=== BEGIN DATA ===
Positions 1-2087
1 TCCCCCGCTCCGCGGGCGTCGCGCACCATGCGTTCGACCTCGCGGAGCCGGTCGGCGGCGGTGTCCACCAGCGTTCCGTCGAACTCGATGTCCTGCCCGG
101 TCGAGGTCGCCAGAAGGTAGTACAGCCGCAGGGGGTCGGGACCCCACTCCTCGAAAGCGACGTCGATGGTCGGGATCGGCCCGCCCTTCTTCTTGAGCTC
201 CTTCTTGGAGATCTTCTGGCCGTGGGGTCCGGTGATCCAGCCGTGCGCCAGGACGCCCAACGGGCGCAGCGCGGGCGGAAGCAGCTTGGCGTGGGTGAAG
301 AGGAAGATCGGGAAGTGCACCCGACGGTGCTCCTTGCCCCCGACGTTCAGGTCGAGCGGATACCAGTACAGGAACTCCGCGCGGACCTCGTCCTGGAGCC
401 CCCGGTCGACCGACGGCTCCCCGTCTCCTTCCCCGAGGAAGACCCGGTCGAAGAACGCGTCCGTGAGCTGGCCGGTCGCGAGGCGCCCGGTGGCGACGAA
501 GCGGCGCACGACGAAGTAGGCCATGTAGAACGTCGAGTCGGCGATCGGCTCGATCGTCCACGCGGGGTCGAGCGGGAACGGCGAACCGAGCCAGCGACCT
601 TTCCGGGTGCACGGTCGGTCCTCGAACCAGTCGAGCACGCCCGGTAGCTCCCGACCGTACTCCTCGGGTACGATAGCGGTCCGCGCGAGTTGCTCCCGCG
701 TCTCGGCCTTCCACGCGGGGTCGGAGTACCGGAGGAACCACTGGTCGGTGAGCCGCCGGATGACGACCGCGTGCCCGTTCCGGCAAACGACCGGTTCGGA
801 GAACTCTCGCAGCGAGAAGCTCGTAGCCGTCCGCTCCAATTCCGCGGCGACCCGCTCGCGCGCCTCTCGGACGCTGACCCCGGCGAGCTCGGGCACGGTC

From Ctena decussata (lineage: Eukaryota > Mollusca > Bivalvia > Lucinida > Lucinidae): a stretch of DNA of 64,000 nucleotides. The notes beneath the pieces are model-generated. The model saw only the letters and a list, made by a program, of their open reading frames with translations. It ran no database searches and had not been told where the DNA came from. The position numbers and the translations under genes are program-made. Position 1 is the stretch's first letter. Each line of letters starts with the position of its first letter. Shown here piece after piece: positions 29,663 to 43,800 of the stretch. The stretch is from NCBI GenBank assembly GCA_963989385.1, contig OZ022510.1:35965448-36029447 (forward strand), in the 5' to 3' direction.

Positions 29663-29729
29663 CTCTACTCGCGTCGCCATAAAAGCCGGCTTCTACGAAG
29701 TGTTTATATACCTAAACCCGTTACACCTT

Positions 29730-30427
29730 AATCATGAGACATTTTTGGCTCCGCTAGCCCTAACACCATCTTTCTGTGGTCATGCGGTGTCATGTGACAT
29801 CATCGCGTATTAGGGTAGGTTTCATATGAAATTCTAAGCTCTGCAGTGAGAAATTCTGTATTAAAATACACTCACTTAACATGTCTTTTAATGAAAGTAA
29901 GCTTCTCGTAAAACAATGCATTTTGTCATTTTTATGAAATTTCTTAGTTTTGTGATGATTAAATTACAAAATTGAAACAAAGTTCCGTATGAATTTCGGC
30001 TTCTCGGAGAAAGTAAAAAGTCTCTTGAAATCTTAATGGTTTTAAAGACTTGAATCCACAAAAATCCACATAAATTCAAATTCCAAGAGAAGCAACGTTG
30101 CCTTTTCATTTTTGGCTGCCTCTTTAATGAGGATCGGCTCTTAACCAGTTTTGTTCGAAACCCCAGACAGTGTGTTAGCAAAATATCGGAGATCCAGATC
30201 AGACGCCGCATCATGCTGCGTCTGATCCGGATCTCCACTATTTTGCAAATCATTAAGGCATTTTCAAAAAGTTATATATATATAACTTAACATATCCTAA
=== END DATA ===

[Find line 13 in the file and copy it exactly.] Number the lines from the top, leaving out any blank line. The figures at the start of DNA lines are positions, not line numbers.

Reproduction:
29663 CTCTACTCGCGTCGCCATAAAAGCCGGCTTCTACGAAG